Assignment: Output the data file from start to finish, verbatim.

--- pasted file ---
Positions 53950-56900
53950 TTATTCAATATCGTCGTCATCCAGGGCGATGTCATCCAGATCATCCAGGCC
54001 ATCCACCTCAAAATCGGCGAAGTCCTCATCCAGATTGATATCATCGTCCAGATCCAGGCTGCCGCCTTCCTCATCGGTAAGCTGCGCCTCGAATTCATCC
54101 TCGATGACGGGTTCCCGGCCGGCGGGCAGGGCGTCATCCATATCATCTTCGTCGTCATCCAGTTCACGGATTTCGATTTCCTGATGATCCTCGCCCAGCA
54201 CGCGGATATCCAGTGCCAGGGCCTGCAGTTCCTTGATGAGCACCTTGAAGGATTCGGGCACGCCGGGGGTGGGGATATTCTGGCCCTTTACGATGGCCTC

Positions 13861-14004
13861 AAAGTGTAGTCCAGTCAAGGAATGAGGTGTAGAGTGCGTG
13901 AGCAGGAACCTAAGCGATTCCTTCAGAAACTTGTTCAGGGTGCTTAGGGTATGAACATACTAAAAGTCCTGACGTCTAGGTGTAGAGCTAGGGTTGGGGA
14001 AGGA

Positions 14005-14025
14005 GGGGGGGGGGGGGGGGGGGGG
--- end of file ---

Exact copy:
Positions 53950-56900
53950 TTATTCAATATCGTCGTCATCCAGGGCGATGTCATCCAGATCATCCAGGCC
54001 ATCCACCTCAAAATCGGCGAAGTCCTCATCCAGATTGATATCATCGTCCAGATCCAGGCTGCCGCCTTCCTCATCGGTAAGCTGCGCCTCGAATTCATCC
54101 TCGATGACGGGTTCCCGGCCGGCGGGCAGGGCGTCATCCATATCATCTTCGTCGTCATCCAGTTCACGGATTTCGATTTCCTGATGATCCTCGCCCAGCA
54201 CGCGGATATCCAGTGCCAGGGCCTGCAGTTCCTTGATGAGCACCTTGAAGGATTCGGGCACGCCGGGGGTGGGGATATTCTGGCCCTTTACGATGGCCTC

Positions 13861-14004
13861 AAAGTGTAGTCCAGTCAAGGAATGAGGTGTAGAGTGCGTG
13901 AGCAGGAACCTAAGCGATTCCTTCAGAAACTTGTTCAGGGTGCTTAGGGTATGAACATACTAAAAGTCCTGACGTCTAGGTGTAGAGCTAGGGTTGGGGA
14001 AGGA

Positions 14005-14025
14005 GGGGGGGGGGGGGGGGGGGGG